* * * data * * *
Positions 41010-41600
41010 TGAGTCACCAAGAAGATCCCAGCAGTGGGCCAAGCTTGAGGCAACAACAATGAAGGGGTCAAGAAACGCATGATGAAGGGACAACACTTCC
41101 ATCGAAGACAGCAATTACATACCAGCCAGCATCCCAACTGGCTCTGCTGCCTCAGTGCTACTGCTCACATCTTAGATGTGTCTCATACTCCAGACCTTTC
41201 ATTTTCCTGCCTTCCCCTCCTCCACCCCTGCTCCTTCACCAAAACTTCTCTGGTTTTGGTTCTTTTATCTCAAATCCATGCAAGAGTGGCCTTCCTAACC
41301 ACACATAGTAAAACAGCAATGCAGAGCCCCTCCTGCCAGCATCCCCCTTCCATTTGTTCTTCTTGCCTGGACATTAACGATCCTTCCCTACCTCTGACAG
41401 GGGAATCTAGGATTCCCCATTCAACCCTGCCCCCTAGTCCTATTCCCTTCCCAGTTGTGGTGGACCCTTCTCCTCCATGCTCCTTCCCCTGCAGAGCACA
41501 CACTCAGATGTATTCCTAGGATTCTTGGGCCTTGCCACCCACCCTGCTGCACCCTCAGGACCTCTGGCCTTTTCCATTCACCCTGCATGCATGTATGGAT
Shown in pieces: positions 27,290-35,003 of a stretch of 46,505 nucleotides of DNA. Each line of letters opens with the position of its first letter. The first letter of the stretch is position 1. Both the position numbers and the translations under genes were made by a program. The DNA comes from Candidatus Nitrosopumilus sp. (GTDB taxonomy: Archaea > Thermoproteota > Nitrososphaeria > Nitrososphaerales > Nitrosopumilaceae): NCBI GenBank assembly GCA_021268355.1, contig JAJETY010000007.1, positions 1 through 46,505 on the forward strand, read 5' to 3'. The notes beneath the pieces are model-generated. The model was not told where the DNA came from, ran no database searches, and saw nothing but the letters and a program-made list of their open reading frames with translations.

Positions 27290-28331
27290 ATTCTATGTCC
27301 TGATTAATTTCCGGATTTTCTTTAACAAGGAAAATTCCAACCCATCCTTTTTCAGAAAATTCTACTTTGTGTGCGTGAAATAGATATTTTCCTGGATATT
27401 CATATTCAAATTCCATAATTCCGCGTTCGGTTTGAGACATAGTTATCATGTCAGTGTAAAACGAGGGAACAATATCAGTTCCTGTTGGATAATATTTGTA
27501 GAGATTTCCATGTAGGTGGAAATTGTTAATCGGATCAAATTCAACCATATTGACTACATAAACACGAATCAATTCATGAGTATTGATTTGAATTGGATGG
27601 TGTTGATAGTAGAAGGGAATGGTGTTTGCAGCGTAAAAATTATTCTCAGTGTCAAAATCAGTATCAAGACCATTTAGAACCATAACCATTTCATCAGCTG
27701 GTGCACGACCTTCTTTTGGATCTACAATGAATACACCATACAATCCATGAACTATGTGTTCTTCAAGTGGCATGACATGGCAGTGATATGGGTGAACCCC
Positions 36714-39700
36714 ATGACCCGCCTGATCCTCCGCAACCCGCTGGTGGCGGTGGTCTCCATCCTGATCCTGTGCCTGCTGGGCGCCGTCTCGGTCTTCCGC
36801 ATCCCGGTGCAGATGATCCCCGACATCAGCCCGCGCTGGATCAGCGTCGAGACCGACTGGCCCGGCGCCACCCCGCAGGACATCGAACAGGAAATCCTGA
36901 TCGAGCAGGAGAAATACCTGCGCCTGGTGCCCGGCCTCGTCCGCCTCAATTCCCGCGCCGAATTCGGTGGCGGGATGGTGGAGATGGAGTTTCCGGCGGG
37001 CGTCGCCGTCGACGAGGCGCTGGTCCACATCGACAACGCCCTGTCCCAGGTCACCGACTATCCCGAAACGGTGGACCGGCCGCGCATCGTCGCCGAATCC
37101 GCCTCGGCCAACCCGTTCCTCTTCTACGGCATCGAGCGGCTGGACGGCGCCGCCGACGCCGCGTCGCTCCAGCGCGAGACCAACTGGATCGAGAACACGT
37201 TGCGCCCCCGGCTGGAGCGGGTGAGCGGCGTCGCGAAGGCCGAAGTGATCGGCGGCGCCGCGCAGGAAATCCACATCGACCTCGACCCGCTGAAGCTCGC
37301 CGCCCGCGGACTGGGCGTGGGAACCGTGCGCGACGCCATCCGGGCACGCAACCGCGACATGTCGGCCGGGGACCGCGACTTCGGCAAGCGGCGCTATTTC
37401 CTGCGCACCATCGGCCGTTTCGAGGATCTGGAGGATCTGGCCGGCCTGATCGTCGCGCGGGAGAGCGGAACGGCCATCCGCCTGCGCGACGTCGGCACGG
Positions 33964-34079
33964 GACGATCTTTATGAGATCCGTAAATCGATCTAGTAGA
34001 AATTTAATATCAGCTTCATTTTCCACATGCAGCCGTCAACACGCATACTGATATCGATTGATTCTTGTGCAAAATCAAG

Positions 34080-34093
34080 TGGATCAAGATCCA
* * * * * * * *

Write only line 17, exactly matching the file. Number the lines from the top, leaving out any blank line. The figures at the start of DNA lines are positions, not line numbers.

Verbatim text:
36714 ATGACCCGCCTGATCCTCCGCAACCCGCTGGTGGCGGTGGTCTCCATCCTGATCCTGTGCCTGCTGGGCGCCGTCTCGGTCTTCCGC